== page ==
In this corner with Russ Anber: The collapse of Fury-Joshua and the future of the heavyweight division

In his latest column, Russ Anber examines the collapse of the Fury vs Joshua fight and ponders the prospects for the division moving forward…

With the collapse of the Tyson Fury vs Anthony Joshua fight boxing has taken a massive blow!

Of course, boxing has suffered bad blows in the past and come back swinging so I’m sure the sport will lick its wounds and get back up again. Nevertheless, it’s such a shame that we’re not going to get a fight for the undisputed heavyweight crown that the world would have been privileged and eager to see.

Financially, there was an argument that Fury-Joshua would have been perhaps one of the biggest fights of all-time, and likely the biggest ever in the history of the heavyweight division.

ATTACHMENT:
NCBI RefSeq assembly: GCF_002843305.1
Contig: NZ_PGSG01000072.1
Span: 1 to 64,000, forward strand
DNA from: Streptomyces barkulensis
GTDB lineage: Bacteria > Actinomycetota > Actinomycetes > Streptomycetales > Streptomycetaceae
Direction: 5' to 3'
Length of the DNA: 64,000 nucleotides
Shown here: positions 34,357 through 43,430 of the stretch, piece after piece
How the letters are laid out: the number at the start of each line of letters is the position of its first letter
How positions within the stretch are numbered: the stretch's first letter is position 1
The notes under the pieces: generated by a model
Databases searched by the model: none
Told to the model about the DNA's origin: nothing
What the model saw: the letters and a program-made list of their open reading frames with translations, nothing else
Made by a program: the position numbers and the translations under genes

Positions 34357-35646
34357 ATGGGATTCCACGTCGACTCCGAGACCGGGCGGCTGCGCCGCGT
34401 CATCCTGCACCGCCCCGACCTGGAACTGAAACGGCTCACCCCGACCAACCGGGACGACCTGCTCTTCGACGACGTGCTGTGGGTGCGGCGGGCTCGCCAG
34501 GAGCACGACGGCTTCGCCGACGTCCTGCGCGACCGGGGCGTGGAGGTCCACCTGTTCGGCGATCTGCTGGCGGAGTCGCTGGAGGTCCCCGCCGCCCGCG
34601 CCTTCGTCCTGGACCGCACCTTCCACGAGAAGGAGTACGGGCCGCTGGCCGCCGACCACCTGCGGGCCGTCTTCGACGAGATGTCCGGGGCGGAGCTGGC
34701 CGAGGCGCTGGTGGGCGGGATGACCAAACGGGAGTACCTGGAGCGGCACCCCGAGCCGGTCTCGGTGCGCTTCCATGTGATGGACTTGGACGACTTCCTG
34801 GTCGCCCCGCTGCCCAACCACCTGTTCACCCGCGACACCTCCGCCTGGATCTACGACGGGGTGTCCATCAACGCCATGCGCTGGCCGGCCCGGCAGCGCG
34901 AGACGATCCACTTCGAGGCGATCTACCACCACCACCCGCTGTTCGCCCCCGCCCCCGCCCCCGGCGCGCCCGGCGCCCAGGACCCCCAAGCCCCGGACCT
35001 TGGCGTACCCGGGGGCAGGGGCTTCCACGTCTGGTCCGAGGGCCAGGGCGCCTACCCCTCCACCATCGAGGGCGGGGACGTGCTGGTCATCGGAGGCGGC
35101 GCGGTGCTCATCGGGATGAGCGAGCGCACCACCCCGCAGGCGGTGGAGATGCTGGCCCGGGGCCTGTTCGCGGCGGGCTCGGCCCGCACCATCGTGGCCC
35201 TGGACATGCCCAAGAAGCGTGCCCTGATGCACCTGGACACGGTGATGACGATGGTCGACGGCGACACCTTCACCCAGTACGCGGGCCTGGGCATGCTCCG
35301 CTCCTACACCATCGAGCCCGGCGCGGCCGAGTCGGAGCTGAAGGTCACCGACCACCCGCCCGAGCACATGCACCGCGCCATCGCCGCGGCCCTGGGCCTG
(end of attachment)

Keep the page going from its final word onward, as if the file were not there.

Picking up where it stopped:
It’s especially disappointing because everyone’s appetites had been whetted. People were already booking flights and hotels and were convinced it was happening.

As well, every indication from what Fury was saying, from what Joshua was saying, and certainly from what Eddie Hearn was saying was that the fight was happening. Eddie is a credible figure – I think he really wanted to get the fight done and worked hard to get it done.

So what has transpired must have come as a shock to everybody. The fact the fight has fallen apart has cost a lot of people a lot of money, a lot of time, a lot of phone calls and a fair amount of reputations, too.

It can’t have been easy to convince the Saudis to put up all that money, to convince all the parties that the money was in place and then to also get both parties to agree to terms and conditions. That all would have taken a lot of time.

I wish I was privy to more behind the scenes information about how everything unfolded because something seems amiss, something seems wrong. But even those people who have been privy to all the inside information aren’t talking.

That’s often the way things are in life, even more so in boxing. Everyone has their own truth – this isn’t a case of Moses on the mountaintop with the truth inscribed in stone – but to me something definitely feels wrong about it all.